Update: see previous post – September 6, 2015 Ontario: To Serve and Collect – Police Carding in Province
Police boards are meant to provide democratic, civilian oversight of local police. But where does their power begin and end?
Oversight or interference?
Police boards are meant to provide democratic, civilian oversight of local police. Provincial legislation — the Police Services Act — grants these boards special powers to direct and influence policing, hold chiefs accountable and more. But where does their power begin and end?
What is the role of a police board?
Civilian police boards serve the vital role of writing policies that direct police activity. The chief’s role is to implement those policies — or, in police lingo, to “operationalize” the policies.
If a board, hypothetically, wants a community policing program implemented, the chief will go back and dictate how that applies on the ground, by creating new positions, developing community outreach initiatives, and so on. The board controls the big picture, the chief takes care of the details.
The rationale behind this division is that it keeps board members from interfering in daily operations. The Police Services Act states: “The board shall not direct the chief of police with respect to specific operational decisions or with respect to the day-to-day operation of the police force.”
How can Peel Chief Jennifer Evans just refuse to stop carding?
The Peel police board only “recommended” on Friday that Evans suspend the controversial practice, based on legal advice that they could not force her to end it because of the limitations on “operational” involvement.
Boards can take action if a police chief is being insubordinate — that is, not following policies set by the board. But in this case, Evans is within her rights to decline to act because it was not a demand.
Ian Scott, former director of the province’s Special Investigations Unit and author of Issues in Civilian Oversight of Policing in Canada, said however that a chief should seriously consider all recommendations from her overseers.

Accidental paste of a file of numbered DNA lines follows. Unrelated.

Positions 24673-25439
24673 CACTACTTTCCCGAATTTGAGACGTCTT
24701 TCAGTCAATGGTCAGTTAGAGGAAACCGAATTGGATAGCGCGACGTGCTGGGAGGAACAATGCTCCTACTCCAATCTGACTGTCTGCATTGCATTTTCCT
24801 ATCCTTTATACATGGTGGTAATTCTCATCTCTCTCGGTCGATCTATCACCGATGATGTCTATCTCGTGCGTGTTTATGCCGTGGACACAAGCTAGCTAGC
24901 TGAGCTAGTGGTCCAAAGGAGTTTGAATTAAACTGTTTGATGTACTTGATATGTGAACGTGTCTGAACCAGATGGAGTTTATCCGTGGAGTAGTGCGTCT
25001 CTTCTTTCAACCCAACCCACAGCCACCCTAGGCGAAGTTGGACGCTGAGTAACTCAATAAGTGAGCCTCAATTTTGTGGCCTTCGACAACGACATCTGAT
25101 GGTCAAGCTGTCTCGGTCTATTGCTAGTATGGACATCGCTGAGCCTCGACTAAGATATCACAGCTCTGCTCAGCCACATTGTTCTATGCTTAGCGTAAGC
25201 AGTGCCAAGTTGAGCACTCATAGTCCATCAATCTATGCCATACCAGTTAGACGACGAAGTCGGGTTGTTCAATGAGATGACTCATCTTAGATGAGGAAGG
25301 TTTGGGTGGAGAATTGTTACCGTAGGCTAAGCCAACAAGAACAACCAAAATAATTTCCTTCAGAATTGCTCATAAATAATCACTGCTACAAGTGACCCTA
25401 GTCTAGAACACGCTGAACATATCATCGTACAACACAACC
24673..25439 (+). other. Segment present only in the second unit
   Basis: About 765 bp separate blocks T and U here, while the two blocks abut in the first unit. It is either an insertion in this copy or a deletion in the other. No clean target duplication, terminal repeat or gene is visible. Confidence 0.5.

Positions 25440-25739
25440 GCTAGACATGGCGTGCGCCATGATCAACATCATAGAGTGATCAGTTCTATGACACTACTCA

“When you get down to it, this is the democratic civilian oversight body making the recommendation to the equivalent of a CEO of an organization, and (she’s) ignoring it,” he said. “What’s the point of having a board, if they’re going to be ignored?”
Scott said he hopes the Peel board will ratchet it up to a higher level and create a policy stating that carding must be temporarily suspended.
Has this division between policy and operations previously caused problems?
The Toronto police board experienced a major breakdown leading up to the disastrous policing of the G20 summit in 2010, according to retired judge John Morden, who wrote a harsh report examining the board’s failure to exercise proper oversight.
Morden called the Toronto police board a “voiceless entity … a mere bystander in a process it was supposed to lead.” A major part of the problem, Morden found, was that the board underestimated its powers because it knew it could not direct policing operations. The result was that the board did not ask enough questions about policing plans for the G20.
“(The board) viewed it as improper to ask questions about, comment on, or make recommendations concerning operational matters,” Morden wrote, saying it must inform itself about police operations and make suggestions.
The Toronto board also found itself at loggerheads with ex-chief Bill Blair after passing a new policy on carding in 2014. There was a months-long delay in Blair implementing the policy, which was resolved only when the board passed a severely watered-down version — to fervent public criticism.